39.10 The Governance Profile in Annex 2 of the Staff Working Paper will help the Commission assess the quality of governance in each ACP country and provide the basis for dialogue with the government to identify benchmarks and targets for improvements in governance, thereby helping to determine the allocation of the €2.7 billion (£1.82 billion) under the Governance Initiative.

The Government's view

39.11 In his 5 October 2006 Explanatory Memorandum, the Parliamentary Under-Secretary of State at the Department for International Development (Mr Gareth Thomas) says that the UK is committed to supporting good governance as stated in the recent White Paper "Making Governance Work for the Poor". He welcomes the policy shift away from unilateral EC analysis and programming and towards a common European understanding of governance trends and reform priorities, but one which recognises that it is neither realistic nor desirable to impose standardised approaches. He supports the emphasis on poverty reduction as the over-riding objective of EU development policy, with good governance as a key complementary objective, and also welcomes the use of the EDF10 programming process to encourage improved governance in ACP countries.

39.12 He further welcomes the broad definition and approach to governance and recognition that strengthening governance is more than tackling corruption; the emphasis on budget support as a means of strengthening government systems; and the importance attached to harmonisation and alignment. He agrees that democratic governance is more effectively supported through dialogue rather than through sanctions and conditions and that country ownership of governance reforms is important.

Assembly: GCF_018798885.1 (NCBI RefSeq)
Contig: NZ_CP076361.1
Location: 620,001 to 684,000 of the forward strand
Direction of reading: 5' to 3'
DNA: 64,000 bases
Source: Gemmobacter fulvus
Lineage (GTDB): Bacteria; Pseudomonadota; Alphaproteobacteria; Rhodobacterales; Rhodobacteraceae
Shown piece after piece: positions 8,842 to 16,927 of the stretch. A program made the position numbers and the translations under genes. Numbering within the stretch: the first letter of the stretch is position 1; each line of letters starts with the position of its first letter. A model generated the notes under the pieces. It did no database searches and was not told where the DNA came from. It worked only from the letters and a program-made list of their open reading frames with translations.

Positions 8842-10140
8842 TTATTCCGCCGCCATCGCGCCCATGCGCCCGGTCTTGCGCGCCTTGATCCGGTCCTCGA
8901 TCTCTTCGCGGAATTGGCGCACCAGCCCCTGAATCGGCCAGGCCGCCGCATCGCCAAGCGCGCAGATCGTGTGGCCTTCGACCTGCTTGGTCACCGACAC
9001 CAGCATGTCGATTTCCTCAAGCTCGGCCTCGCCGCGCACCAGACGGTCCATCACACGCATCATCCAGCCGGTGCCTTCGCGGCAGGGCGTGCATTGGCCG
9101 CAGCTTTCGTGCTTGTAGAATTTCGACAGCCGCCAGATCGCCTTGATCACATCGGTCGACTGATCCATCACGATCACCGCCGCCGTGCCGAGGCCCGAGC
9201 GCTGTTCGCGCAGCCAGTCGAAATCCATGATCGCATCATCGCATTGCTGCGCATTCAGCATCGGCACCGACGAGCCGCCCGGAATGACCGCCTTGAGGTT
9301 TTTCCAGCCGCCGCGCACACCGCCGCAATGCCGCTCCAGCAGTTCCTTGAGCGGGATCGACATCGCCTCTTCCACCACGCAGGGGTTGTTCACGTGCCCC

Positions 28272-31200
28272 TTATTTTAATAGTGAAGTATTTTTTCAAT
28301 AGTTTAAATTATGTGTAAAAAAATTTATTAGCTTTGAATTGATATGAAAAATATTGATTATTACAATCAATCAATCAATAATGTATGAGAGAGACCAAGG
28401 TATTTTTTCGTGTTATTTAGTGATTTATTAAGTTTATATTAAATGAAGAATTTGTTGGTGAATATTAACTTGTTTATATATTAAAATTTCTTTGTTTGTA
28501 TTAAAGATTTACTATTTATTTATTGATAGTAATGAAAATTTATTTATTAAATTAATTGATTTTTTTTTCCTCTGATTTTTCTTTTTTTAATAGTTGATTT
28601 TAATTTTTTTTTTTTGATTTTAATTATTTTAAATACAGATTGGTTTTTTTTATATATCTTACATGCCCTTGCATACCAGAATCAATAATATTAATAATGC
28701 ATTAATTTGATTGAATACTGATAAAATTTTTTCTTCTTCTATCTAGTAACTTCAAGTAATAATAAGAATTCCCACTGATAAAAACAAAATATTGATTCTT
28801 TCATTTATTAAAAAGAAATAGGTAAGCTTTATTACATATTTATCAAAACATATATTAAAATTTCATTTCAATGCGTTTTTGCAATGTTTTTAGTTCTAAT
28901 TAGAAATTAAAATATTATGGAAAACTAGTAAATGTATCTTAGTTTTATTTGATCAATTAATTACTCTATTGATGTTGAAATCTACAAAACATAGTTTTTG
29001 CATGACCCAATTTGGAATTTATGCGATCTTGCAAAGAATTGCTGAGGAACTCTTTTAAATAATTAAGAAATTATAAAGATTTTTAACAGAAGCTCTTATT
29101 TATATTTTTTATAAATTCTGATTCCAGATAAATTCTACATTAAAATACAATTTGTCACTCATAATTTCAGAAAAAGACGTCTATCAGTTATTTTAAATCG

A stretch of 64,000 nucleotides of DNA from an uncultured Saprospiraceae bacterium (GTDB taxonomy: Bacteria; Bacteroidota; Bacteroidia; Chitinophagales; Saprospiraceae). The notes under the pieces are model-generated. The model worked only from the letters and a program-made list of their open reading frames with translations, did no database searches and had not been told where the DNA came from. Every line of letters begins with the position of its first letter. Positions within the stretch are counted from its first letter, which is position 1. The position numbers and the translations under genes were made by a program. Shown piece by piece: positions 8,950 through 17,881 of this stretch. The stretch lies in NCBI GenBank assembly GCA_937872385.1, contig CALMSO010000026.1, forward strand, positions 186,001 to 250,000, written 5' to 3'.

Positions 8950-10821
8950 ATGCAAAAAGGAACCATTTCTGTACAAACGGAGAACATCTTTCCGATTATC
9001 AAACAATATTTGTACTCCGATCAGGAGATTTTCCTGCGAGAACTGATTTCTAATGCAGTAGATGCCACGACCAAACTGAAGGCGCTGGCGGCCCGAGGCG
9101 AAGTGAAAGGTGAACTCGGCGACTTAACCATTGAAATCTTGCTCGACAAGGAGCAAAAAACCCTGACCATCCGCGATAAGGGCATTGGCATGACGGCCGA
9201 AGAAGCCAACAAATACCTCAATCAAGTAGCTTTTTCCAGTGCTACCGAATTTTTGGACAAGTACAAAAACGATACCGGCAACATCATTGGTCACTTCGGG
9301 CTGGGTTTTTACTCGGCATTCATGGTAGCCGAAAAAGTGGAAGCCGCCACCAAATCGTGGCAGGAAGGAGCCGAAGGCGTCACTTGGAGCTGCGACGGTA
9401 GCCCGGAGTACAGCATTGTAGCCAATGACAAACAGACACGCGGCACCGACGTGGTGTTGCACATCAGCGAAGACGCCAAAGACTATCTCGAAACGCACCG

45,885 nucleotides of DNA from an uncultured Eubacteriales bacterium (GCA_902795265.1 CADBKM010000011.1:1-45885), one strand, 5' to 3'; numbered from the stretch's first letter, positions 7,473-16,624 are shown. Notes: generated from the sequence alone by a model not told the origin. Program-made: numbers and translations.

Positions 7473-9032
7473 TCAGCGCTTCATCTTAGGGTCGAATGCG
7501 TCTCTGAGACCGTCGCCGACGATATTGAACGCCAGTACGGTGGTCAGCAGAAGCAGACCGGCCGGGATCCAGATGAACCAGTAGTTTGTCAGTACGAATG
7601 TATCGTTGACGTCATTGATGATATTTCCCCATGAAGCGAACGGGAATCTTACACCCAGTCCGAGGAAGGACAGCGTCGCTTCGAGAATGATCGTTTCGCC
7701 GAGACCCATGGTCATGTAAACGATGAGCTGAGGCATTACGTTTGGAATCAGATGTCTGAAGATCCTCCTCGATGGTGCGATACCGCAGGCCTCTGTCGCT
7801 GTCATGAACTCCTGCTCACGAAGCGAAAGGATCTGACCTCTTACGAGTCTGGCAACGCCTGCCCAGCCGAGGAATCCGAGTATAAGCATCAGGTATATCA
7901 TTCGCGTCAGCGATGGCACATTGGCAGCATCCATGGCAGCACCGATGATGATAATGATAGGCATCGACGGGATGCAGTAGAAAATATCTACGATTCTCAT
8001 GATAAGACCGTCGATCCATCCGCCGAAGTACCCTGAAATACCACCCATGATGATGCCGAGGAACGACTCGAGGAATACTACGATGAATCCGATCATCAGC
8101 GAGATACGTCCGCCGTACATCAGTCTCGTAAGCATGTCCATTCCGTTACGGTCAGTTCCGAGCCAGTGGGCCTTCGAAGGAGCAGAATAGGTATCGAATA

39.13 He also agrees with the Commission that new, complementary approaches must be explored when dealing with fragile states, building on the OECD-DAC Principles of Good International Engagement in fragile states, and will ask the Commission to track and report on work in fragile states.

39.14 He discusses the Governance Profiles (19 themes organised into nine assessment sections covering: democratic governance, rule of law, control of corruption, government effectiveness, economic governance, internal and external security, social governance, international context and quality of partnership. Two marks are given at the end of each section; scales that quantify the level of performance and whether performance is improving, deteriorating or remaining much the same; based primarily the World Bank Institute's "Governance Matters" indicator set) and notes the role of DFID in convincing the Commission that the Profile should be shared with partner governments. "This will ensure that partner governments understand the basis for allocation of the 'Incentive Tranche' and so increase the Commission's ability to positively influence their governance policies."

39.15 This "Incentive Tranche", he explains, will account for around 12% of the 10th EDF funds managed by the Commission, for the full six years of EDF10. He had some concerns about the six-stage process to calculate the "Incentive Tranche", related primarily to the sequencing of the different steps, the use of quality controls and at what stage, and how, the Commission, Member States and the partner government would be involved in agreeing, discussing and responding to the Governance Profile. The Commission have provided satisfactory answers and undertaken to provide an overview of all the Profiles and details of "corrective factors" whenever they are applied. The Commission is scheduled to present the results of the exercise, including the allocation of the "Incentive Tranche", to Member States for discussion and approval in Spring 2007.